I’ve been getting more and more questions lately from friends and family on how to get into shape and feel better.

Those of you who knew me in high-school may or may not have noticed, I was one out-of-shape, fat, slow dude. I didn’t play sports and didn’t have a very active lifestyle. Aside from Tae-Kwon Do (which I am still VERY glad my parents signed me up for) my physical activity was limited to lurching from chair to couch to bed. I didn’t eat well and was ill quite frequently.

At about the age of 21, I got sick of this and when Jonathan said I should join Extreme Fitness, I did.

This was the beginning of a long period of trial-and-error for figuring out what my body could do, what it reacted to and how it behaved.

I'll never look like him, and truthfully don't want to, but he's the master and an inspiration.

I’m not blessed with the most amazing genes when it comes to body-type, but I wasn’t going to let that stop me. There were (and are) so many before and after photographs and stories on the web of people “just like me” with amazing results. So I set about learning.

Here is some of the broader things that I have learned about changing your body that hopefully you guys can apply if you really are interested in changing.

1. And this annoys me a lot, but after 10 years, it’s the truth; most of the before and after pictures you see on the web are from people who were at some point in-shape and have let themselves go. You will see stories usually containing something along the lines of “I used to play football in high school…”, “I was a cheerleader all through college…”, “I used to run marathons…” always followed by some variation of letting themselves go when life got tough and taking control to get in shape again. Sadly, there are now studies backing up what I always suspected; if you start early, your muscles learn and it’s easier for them to go back to that state. Those of us who never had the athleticism of youth are put in a much harder position, but, you can still get to your goal.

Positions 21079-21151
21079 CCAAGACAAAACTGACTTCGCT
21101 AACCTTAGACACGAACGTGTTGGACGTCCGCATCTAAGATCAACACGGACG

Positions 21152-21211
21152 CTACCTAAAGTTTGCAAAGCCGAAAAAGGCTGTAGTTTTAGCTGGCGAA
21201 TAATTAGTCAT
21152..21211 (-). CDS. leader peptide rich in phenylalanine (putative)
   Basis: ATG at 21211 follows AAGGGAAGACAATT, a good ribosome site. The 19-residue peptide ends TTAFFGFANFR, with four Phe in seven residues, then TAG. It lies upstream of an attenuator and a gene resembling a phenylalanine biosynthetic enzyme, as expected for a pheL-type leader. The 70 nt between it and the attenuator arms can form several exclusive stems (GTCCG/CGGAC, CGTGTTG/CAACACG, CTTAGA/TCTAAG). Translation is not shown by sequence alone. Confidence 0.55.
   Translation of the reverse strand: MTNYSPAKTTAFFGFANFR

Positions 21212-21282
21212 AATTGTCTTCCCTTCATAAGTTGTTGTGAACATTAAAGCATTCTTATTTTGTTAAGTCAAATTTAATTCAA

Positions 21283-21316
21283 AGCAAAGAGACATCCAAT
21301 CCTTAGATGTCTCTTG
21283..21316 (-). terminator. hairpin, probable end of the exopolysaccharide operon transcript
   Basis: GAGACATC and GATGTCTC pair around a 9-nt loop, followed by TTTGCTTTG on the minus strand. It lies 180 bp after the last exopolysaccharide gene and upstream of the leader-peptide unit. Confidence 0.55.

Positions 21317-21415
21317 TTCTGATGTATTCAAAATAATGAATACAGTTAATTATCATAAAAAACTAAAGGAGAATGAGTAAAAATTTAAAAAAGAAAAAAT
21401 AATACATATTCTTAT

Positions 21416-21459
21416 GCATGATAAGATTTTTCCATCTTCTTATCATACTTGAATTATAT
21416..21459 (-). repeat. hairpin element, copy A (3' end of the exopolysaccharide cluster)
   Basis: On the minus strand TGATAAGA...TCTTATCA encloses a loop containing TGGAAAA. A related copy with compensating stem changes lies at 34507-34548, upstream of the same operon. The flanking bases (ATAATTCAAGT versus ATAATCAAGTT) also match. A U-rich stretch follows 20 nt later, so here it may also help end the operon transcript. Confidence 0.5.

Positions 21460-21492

2. Speaking of goals, you need to have them. And they need to be realistic. “I’m going to look like Ryan Reynolds by Christmas!” when it’s 3 days before Halloween, is not a realistic goal. I have found that micro-goals (baby steps) work the best for me. Something along the lines of “I’m going to eat healthy this week and not have a single piece of junk food or candy” is more realistic (though for some it may be more along the lines of “I’m going to eat healthy for the next three hours and not have a single piece of junk food or candy” may be more attainable). I would write these goals down and tell them to someone. This makes you accountable. Even better is if you can get someone to actually follow up with you on these. There are applications and websites out there that do this stuff, but I’ve not used them, perhaps they will work for you. You also need to know if you want to gain muscle or lose fat. Most people want some combination of both, but doing both at the same time is difficult.